Prime Minister Julia Gillard and her deputy Wayne Swan voted against the legislation, while many of their Cabinet colleagues voted in support of the change.
Mr Jones said even though the vote had been lost, he has claimed victory in securing public support for the change."Clearly we've won the debate in the Australian community - over 62 per cent of Australians believe that we should make laws to allow for marriage equality," he said."Unfortunately we haven't won the debate in the Australian Parliament."In the words of another great Australian, 'maintain your rage', because I'm quite confident that in about 10 years' time, some or all of us are going to be attending a same-sex marriage that will be both conducted and recognised here in Australia."There are three other bills currently before Parliament that would have the same effect as Mr Jones's bill.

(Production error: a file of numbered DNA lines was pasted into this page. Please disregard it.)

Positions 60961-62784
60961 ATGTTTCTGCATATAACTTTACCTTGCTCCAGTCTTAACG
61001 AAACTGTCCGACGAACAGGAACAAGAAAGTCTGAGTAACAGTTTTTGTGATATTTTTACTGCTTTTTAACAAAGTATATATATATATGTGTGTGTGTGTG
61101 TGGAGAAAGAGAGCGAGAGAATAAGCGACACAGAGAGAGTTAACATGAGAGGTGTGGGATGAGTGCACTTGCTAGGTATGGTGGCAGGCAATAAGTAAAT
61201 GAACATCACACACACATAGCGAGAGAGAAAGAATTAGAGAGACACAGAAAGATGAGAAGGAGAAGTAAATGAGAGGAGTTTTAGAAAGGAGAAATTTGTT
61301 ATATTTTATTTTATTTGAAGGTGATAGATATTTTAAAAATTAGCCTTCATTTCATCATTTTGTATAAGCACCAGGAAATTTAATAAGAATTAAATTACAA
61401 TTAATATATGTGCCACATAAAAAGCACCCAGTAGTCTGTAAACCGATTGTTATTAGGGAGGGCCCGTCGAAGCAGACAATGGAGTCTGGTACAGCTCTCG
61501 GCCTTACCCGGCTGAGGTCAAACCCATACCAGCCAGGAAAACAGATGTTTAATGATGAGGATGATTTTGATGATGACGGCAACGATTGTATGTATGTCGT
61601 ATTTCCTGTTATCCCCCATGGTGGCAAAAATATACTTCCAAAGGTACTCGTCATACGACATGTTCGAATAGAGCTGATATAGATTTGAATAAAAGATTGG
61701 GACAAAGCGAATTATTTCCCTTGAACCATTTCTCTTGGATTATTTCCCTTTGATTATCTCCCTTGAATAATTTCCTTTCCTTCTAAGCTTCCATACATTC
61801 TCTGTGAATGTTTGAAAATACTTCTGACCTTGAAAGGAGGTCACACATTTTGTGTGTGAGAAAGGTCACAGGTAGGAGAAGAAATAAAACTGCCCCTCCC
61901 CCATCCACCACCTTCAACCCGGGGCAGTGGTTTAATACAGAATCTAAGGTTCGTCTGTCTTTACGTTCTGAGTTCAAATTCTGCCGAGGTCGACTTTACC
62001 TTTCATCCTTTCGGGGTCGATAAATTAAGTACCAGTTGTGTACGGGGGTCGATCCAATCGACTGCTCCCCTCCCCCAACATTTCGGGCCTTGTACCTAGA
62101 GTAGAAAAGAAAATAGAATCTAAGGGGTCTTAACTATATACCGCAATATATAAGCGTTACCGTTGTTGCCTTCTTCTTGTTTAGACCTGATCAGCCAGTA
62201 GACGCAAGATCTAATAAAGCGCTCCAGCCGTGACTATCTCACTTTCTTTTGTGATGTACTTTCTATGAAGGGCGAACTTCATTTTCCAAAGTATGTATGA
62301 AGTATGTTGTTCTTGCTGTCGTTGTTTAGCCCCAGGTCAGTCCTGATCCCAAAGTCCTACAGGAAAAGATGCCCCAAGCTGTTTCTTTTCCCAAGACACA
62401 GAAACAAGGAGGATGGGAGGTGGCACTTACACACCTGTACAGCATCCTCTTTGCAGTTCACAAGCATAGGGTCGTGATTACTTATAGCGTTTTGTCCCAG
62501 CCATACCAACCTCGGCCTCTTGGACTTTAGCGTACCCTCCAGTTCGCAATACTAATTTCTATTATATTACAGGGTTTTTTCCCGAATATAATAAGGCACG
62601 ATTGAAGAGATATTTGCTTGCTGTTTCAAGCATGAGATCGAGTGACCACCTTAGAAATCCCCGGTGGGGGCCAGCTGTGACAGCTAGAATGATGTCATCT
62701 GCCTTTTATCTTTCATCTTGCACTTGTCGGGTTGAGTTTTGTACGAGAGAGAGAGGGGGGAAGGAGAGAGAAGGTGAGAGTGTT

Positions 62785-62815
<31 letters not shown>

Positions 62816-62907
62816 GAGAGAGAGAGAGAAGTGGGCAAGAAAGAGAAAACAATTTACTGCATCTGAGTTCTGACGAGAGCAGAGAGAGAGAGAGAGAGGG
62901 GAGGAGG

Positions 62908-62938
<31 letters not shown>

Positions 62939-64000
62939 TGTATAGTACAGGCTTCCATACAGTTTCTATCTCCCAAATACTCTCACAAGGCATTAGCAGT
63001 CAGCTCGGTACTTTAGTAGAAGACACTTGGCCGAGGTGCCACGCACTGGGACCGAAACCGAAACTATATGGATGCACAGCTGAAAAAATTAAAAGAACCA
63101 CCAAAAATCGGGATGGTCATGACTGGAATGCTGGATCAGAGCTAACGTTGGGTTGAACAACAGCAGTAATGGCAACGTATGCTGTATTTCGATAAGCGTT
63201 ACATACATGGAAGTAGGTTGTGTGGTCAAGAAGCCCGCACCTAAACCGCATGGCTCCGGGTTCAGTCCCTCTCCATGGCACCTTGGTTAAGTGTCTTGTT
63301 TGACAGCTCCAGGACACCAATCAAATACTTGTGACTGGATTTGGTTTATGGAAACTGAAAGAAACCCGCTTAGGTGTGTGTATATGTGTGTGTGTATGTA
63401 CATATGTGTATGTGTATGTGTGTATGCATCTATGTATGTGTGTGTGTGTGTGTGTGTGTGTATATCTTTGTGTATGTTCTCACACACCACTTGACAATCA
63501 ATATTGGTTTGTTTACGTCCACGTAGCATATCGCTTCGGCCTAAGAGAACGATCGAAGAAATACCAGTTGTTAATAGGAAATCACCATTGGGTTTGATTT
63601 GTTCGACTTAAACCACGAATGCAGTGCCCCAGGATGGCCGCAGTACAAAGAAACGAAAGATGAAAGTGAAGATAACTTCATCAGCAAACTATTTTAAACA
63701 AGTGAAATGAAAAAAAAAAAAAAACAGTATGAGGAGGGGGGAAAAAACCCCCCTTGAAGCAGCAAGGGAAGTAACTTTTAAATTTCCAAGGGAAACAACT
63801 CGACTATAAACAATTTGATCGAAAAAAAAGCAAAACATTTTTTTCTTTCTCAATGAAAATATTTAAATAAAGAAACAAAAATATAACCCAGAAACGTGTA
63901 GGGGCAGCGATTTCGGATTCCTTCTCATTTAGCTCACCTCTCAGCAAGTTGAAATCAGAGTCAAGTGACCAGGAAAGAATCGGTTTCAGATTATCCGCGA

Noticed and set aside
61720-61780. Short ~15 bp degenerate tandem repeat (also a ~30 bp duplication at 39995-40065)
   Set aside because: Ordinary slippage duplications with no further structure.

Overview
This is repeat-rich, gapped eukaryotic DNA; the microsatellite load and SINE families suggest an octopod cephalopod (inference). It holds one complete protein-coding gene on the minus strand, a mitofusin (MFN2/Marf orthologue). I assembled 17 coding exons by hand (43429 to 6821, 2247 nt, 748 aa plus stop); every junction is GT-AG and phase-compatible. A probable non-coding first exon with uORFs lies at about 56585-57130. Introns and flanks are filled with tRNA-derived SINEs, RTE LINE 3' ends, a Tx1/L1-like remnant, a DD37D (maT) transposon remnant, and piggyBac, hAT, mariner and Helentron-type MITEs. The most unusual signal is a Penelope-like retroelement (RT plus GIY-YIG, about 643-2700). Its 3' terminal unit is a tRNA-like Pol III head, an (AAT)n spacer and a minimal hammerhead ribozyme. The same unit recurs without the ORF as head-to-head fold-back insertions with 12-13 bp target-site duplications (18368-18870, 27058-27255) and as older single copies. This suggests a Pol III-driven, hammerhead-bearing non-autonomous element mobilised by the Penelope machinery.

They are designed to give clear advice to prosecutors who have been asked either for a charging decision or for early advice to the police, as well as in reviewing those cases which have been charged by the police.
Facebook has added sleuthing to its array of data-mining capabilities, scanning your posts and chats for criminal activity.
The head of the group called Parents and Friends of Lesbians and Gays, Shelley Argent, says it is not fair that homosexual people are viewed as "second-rate" citizens."I think this Government - the whole of the Parliament that voted against this - should just be ashamed," Ms Argent told reporters."What I found actually really quite sad this morning was...
Divorce attorneys regularly mine Facebook for dirt, including evidence of infidelity, spending money, and assets.
If the social-networking giant detects suspicious behavior, it flags the content and determines if further steps, such as informing the police, are required.
The new tidbit about the company's monitoring system comes from a Reuters interview with Facebook Chief Security Officer Joe Sullivan.